Pitching your business to friends, family and fanatics is great preparation for raising capital from professional investors later, it refines and tests your ability to convey the big reason and opportunity to invest in your business and why you are the right person/team to make it happen.
Being great at pitching that will make your life a whole lot easier when you eventually get in front of later stage investors.
At Investible we have a great tool to help you nail this stage. It’s called the Business Model Blueprint and it looks like this: We run regular workshops to assist Founders to think deeply about their Business Overview, Value Proposition, Financial Proposition and their Delivery Proposition elements. This process also aids the Founder in coming up with a succinct 60-second elevator pitch to describe their business.
At this stage we encourage Founders to start to think about their capital raising strategy, obviously, it is great if you can get early investors to follow on but it is generally time to start bringing in the Angel / Seed investors who can write larger cheques and add more than just capital, perhaps, become great advisors and introduce strategic value via their networks or deep knowledge and experience.
So, when you have developed a list of qualified target investors it is time to begin your investor relations. This does not mean launching your capital raise but it means starting to raise awareness and some interest from these investors. One thing I have always found effective is to approach these investors for advice and feedback rather than money (make it clear you are not raising yet but would appreciate their feedback, particularly what they would like to see to make an attractive investment for them and if not them who would they think to could be of interest to). I have found that if you want money ask for advice and if you want advice ask for money.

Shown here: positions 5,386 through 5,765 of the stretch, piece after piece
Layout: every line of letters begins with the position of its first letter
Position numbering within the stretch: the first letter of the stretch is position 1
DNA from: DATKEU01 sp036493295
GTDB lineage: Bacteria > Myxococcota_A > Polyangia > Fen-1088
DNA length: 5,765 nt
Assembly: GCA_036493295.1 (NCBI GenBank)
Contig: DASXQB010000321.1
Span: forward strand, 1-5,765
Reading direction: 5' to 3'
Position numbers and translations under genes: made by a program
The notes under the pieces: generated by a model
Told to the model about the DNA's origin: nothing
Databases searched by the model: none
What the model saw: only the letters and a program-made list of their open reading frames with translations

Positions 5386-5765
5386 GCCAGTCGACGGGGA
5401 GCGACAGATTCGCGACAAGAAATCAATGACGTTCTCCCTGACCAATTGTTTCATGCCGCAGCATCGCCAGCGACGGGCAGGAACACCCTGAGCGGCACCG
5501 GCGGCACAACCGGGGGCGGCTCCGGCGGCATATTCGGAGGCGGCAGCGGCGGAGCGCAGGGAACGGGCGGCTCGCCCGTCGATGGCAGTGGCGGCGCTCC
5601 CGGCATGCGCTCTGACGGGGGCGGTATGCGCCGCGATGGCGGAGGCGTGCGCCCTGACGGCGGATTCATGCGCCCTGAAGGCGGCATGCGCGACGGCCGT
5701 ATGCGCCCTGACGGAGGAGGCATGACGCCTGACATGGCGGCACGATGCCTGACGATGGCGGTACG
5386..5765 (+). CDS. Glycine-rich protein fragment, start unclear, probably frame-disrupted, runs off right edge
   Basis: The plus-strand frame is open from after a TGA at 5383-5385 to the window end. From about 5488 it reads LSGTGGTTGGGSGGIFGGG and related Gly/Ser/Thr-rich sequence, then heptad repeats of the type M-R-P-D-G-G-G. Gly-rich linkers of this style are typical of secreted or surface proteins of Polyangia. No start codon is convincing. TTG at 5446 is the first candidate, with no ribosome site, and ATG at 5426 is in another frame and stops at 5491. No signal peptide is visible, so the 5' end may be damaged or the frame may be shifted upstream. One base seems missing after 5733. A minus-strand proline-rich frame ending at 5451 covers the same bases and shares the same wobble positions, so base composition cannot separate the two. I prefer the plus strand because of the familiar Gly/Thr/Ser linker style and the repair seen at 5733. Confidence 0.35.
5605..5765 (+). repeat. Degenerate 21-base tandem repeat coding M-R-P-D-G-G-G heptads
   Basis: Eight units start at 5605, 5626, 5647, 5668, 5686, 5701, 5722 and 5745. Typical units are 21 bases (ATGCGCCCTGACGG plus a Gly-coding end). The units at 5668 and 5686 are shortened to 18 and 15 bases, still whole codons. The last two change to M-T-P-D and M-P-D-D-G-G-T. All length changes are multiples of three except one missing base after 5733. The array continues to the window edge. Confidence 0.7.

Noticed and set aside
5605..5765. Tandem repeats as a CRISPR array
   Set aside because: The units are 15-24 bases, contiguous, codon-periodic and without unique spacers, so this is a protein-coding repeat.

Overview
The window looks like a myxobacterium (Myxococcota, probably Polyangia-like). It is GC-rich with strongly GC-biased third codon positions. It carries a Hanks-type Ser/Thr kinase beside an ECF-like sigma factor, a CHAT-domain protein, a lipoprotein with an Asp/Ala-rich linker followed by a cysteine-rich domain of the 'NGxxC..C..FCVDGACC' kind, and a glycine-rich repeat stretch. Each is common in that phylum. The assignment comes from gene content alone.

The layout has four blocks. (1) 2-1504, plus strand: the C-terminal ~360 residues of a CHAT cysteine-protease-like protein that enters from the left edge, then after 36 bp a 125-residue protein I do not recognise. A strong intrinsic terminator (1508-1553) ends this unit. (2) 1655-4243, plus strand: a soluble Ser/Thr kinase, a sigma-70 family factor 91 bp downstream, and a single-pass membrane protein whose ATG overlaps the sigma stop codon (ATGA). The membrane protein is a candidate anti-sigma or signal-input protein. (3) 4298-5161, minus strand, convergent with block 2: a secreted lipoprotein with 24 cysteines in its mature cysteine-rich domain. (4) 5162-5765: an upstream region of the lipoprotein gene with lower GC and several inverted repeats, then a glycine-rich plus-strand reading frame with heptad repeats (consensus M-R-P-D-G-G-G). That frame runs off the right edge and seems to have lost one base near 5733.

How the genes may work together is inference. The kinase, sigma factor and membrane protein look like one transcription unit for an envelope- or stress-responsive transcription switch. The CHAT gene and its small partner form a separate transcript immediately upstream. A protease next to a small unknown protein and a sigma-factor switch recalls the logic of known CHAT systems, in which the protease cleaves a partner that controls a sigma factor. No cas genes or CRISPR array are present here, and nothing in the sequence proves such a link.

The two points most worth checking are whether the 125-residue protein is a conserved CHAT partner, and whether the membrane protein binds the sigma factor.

Once you have met with investors ask them if you can add them to your database for updates/progress in the business, this is a fantastic opportunity to start to introduce them to your personal brand and culture.
This level of transparency is a great way to develop trust and relationship with potential investors, don’t just tell them the good stuff, tell them the setbacks, the challenges and more importantly how you are approaching them and overcoming or pivoting the business as a result. It is also an opportunity to establish metric driven reporting, at this stage it won’t be revenue or profit but it might be followers, brand impressions, repeat visitors, time on your app / site etc. Cost of acquisition, effectiveness of activation campaigns, etc. It shows them that you have strong focus on things that will validate your business and financial assumptions. It is also a great idea to make an ask of them. Let them know what you need in the business and they may be able to assist, this builds engagement and helps you progress the business and understand which investors can add value.
Strong Investor relations communications and practices can make future fund raising rounds faster and easier to achieve. This will distract you less from day to day development of your business.